Coming Home to the Lower East Side


In 1966, when she was 11, Ruth Santiago moved from Puerto Rico to an apartment on Pitt Street, on the Lower East Side, with her parents and five brothers. The youngest of 17 children, Ms. Santiago had many older siblings already living in New York by then, which made the move feel like an adventure and a homecoming.

“When my nieces and nephews came over, it was always like a party,” Ms. Santiago said. “I loved it.”

She remembers playing in the snow in the empty lot behind her apartment building, attending P.S. 12 and going to church with her parents, who were members of the Primitive Christian Church on East Broadway. Her father, a minister and army veteran, spoke English fluently and wanted his children to, as well.

Eight years later, at the urging of her parents, Ms. Santiago moved back to Puerto Rico. But she retained a fondness for the city and her old neighborhood. And later in life, after her husband died in 2010, she longed to return to the Lower East Side.

“After he passed on, I always had this yearning to come back,” Ms. Santiago said. “In Puerto Rico, I was very involved with the community and politics. I needed a fresh start. This is where I had good memories. I had good memories there, too, but it was very connected to my husband.”

She met her husband, Juan Hernandez Ferrer, who grew up in Brooklyn, shortly after moving back to Puerto Rico, where she worked as a bilingual secretary to the mayor of Toa Baja, a municipality in the north. Mr. Hernandez Ferrer happened to be the mayor. He later became a senator in District 2, and they had two sons, who are now 32 and 33 and live in New York.

On a rental budget of less than $1,000 a month, she could hardly afford to live in New York, let alone in a highly sought-after area like the Lower East Side. Ms. Santiago, who is retired, spent most of her life doing counseling, as well as community-, arts- and church-related work, much of it unpaid, and now lives on Social Security income.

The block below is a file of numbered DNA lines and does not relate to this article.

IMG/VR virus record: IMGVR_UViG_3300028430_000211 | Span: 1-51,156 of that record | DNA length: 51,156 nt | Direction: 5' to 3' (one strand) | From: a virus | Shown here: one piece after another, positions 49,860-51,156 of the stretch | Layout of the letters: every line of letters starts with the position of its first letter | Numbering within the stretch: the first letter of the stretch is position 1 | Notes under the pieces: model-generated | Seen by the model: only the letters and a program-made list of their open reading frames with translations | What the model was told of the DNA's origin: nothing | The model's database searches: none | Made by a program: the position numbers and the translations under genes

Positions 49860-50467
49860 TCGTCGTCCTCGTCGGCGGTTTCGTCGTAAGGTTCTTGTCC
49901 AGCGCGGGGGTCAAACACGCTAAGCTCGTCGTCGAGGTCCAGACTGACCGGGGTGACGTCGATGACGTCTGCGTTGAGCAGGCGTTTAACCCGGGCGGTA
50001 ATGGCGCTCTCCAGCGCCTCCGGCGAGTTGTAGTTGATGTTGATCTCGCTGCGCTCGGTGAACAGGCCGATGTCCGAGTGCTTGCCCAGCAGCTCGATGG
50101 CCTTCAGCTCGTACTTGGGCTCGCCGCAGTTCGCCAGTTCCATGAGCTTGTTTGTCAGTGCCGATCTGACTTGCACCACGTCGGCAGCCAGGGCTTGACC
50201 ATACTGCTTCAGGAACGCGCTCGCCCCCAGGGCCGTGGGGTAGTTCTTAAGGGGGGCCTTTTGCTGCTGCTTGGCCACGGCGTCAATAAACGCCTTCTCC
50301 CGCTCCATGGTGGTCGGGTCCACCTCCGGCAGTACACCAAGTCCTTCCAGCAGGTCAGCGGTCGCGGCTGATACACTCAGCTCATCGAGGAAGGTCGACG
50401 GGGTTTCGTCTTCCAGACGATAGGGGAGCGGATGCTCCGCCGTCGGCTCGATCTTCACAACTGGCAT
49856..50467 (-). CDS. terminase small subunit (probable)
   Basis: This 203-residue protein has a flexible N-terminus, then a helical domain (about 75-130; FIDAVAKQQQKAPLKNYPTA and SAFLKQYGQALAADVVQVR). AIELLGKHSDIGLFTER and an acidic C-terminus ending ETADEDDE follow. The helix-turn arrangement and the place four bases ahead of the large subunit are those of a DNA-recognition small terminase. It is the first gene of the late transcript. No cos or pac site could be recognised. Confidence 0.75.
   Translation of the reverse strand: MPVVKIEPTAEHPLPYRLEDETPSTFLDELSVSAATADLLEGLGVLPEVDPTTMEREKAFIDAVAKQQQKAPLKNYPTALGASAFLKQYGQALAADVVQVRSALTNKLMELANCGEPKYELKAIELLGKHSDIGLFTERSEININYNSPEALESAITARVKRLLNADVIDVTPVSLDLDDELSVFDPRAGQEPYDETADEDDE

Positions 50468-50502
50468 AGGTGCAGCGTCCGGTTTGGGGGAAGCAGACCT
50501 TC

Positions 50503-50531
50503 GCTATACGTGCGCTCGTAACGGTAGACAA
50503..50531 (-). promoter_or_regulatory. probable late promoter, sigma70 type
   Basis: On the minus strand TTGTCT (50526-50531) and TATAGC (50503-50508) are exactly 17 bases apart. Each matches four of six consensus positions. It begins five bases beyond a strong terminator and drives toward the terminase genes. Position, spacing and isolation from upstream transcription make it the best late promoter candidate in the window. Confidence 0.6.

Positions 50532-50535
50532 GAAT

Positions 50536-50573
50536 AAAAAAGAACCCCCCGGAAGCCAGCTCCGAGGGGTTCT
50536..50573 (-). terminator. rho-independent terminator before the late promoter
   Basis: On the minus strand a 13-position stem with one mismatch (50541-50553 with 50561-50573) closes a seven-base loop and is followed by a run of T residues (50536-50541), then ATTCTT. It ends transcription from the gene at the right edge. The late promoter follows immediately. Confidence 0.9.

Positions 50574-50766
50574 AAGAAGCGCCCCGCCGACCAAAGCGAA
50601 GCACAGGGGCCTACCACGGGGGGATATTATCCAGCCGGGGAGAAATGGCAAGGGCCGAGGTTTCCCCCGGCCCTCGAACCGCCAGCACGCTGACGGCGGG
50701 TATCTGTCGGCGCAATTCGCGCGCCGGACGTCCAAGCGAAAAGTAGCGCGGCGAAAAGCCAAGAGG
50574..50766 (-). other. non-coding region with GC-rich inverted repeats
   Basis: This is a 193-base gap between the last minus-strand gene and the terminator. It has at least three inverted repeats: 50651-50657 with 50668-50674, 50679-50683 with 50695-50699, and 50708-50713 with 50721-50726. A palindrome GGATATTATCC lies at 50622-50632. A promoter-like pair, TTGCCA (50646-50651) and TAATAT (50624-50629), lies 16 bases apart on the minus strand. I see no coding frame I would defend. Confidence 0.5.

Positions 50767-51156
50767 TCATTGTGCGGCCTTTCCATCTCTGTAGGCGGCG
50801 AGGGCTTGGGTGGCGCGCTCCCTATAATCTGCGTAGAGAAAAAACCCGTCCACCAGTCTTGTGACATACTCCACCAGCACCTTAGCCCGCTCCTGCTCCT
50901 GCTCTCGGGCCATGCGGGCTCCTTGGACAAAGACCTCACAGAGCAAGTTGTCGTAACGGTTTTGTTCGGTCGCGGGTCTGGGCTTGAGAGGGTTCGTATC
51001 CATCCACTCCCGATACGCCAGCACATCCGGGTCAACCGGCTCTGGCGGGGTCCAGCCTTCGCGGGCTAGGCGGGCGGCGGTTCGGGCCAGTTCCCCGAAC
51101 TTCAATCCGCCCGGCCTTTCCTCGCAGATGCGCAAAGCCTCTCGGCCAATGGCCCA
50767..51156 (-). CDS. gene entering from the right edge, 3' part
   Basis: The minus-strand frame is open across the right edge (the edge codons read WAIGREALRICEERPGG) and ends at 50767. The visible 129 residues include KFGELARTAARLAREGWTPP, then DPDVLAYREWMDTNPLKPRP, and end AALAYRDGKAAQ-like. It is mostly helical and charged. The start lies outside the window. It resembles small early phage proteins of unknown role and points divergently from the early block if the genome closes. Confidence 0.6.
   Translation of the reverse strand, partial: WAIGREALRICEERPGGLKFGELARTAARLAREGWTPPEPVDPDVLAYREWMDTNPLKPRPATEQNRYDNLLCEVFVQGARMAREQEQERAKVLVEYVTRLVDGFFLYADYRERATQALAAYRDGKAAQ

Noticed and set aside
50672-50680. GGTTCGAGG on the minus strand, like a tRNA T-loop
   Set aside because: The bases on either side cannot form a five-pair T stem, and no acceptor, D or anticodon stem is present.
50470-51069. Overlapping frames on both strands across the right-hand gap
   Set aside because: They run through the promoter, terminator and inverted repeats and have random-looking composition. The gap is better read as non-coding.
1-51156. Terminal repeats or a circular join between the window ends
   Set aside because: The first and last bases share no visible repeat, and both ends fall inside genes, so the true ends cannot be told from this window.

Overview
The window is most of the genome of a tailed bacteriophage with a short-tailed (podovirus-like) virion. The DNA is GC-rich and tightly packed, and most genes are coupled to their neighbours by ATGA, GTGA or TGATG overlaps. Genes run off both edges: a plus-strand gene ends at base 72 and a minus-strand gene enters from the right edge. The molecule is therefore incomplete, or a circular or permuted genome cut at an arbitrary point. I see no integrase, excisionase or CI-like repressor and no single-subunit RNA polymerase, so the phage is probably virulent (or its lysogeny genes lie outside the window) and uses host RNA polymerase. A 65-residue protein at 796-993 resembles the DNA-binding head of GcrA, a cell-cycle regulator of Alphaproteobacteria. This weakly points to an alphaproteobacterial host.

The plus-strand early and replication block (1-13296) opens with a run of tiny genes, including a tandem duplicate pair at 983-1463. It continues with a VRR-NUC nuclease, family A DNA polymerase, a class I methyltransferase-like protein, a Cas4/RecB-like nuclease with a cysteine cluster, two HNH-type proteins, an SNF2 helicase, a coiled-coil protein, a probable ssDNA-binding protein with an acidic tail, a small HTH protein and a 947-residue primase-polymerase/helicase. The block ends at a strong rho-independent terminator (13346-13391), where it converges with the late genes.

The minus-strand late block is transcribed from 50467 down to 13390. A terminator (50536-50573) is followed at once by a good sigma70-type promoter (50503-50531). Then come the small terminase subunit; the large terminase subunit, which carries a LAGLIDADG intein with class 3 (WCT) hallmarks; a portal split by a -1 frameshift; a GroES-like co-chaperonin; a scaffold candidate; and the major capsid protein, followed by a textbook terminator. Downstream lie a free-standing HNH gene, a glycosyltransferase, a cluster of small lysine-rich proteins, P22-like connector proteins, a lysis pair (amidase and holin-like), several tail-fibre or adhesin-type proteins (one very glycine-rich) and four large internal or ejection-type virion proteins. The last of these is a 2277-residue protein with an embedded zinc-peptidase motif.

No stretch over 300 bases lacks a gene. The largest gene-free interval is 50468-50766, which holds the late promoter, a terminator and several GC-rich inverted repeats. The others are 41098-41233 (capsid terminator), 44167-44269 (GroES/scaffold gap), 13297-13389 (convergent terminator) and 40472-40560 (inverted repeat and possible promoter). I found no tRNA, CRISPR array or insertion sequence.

$1,065 | Lower East Side

Occupation: Before retiring, Ms. Santiago founded and ran the Nehemiah Foundation, a nonprofit focused on religion and the arts in Puerto Rico. Mr. Hernandez, her son, is a cook at Russ & Daughters.
The youngest of 17: “I was protected by my parents and my brothers. I felt like a little princess,” she said. “Cuchy was my nickname growing up — I was very ticklish since I was a little girl and I was always laughing, laughing, laughing.”
She speaks English fluently: “But I still have my accent,” she said. “I don’t want to lose it. I keep it intentionally.”
On food: “My son does most of the cooking,” Ms. Santiago said. “I can do some Spanish dishes like arroz con pollo, but he likes to show off.”


But memories weren’t the only thing drawing her to the Lower East Side. She also wanted to be close to family members who lived there, including an 85-year-old sister with Alzheimer’s. “I said, ‘I want to be in my old neighborhood,’ and I didn’t want to live in an old apartment — I was worried, I see a lot of fires,” Ms. Santiago said. “My son says, ‘Mom, you’re asking too much. You’re never going to get that.’”

“But I believe in prayer,” she said. “I was like, ‘God knows my heart.’”

She has decorated the apartment — and the furniture — with her art. A sculpture she made of Don Quixote sits in the foyer, along with a bench and hatrack she painted with a sunflower motif. In the living room, she covered a drop-leaf table with a scene of a Puerto Rican fortress at night. On the wall behind are illustrations of the indigenous Taino people and the Spanish colonization of the island that she did for one of the 17 children’s books she has written but never published.

She walks an hour or two every day for exercise — her phone tells her when she has met her goal — which has helped her get to know a neighborhood that is old and new to her at the same time.

“This area is very different, but it’s looking good,” she said. “The building where I was raised is not there anymore. And there was a live poultry place under the bridge that’s gone. But I’m getting to know some little shops and restaurants. There’s one, this very cute restaurant called Beauty & Essex, that you have to walk through a pawnshop to get to.”




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